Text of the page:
It depends upon the nature of the appliance but generally speaking if the voltage is too high it draws too much current and burns out, if the voltage is too low it draws too little current and/or does not perform to its rating. The mathematical reference is Ohm's Law and the Power Triangle.
If you plug an 110V appliance in 220V outlet (same as 120v to 230v, 240v) you can only hope that some protection device disconnects the power to the appliance.
If it is some kind of heating device, (toaster, incandescent light, lamp, bulb, space heater) it will develop close to four times the designed heat, and probably burn out in minutes, or seconds. If it is some AC drive, it most likely will burn out very quickly. If it is a universal drive, (or DC), it may spin up to twice its intended speed, and wear out quickly.
If you plug a 220V device into 110V outlet, it will normally last a little longer before it dies.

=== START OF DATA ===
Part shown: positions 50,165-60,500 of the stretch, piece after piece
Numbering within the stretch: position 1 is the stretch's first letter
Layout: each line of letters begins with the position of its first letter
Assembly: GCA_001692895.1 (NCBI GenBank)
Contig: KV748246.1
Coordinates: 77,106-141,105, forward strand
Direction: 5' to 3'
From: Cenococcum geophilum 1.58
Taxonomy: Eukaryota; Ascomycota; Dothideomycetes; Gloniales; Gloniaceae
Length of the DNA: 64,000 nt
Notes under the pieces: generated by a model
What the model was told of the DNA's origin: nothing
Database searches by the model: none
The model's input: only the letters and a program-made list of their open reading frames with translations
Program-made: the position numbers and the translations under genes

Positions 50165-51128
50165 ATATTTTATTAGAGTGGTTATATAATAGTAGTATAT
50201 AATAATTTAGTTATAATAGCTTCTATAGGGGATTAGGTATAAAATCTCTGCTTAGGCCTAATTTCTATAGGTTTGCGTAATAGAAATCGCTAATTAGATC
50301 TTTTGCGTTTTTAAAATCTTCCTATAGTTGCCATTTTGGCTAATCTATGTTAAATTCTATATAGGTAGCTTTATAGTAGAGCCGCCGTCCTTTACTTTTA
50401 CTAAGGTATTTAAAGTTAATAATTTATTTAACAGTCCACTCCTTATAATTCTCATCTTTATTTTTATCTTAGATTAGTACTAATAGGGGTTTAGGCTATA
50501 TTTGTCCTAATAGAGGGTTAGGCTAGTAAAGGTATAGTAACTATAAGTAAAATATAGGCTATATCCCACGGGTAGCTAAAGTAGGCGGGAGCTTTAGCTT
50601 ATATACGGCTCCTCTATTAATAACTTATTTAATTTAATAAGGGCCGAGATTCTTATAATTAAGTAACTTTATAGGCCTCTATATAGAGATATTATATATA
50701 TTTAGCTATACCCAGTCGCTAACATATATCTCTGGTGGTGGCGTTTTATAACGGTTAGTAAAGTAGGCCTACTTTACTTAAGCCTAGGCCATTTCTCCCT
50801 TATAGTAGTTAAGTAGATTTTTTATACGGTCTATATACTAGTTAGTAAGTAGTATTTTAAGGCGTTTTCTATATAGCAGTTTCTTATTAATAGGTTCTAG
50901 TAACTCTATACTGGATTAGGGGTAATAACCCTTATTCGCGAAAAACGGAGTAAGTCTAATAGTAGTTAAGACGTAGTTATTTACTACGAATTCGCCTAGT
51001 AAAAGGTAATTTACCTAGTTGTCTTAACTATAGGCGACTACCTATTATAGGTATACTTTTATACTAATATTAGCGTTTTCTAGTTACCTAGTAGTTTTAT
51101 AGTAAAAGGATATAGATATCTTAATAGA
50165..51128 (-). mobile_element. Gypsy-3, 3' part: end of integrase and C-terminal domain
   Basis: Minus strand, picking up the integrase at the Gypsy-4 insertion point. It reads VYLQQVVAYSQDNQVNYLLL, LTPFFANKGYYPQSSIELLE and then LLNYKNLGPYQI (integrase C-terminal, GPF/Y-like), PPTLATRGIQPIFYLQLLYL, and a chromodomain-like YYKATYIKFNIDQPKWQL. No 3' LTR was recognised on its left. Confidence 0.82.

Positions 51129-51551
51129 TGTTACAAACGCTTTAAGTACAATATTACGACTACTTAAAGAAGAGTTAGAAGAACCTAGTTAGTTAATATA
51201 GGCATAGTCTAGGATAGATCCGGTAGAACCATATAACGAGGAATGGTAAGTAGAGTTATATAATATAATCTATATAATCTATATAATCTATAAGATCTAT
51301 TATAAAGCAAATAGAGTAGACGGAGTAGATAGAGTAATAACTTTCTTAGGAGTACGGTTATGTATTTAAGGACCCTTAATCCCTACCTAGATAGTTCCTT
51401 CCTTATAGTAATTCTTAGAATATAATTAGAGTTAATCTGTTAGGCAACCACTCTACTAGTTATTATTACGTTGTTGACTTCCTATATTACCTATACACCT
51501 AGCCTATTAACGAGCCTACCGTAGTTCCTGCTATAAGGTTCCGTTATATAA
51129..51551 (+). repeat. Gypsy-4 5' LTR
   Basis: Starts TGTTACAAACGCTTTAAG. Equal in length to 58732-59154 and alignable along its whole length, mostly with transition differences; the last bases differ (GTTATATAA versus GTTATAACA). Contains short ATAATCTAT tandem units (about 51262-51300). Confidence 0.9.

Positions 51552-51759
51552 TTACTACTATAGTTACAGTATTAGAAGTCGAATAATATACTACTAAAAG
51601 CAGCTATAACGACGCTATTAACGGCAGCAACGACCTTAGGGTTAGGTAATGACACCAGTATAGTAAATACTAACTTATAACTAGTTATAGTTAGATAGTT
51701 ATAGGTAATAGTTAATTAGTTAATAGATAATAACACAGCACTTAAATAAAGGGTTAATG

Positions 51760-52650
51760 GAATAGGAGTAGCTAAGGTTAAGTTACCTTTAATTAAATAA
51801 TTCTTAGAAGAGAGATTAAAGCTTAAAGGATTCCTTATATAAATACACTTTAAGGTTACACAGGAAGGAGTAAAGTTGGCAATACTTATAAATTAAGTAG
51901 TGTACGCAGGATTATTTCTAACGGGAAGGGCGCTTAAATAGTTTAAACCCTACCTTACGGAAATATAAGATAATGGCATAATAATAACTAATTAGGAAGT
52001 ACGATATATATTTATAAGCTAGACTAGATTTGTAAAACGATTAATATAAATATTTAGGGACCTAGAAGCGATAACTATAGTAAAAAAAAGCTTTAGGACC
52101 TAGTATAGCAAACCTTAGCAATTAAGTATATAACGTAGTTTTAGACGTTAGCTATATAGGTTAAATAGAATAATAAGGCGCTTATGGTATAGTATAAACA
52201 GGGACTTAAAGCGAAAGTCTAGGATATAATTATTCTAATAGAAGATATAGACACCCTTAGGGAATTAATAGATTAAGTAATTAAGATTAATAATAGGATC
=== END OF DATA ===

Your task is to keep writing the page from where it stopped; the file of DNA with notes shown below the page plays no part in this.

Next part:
An AC mechanical drive may fail to start, or it may take up more current than it is designed for, and eventually burn out.
The insulation is usually not a problem unless there is a major flaw in the design. It is current that is your enemy, a piece wire that is warm at 110V (120v) will turn into a fuse at 220V (230v, 240v), all other things being equal. Determining the wattage/load is usually performed by the design engineer to meet the performance specs set by the electrical engineer.
In all cases, you are probably contravening local regulations, because in most countries, the electrical sockets are designed to accept only certain plugs, in order that you do not mismatch appliance voltage and outlet voltage. In some countries, you can get severely punished if anything goes wrong because you tried this.
You can simply buy a 110v to 220v converter to make the appliance works smoothly.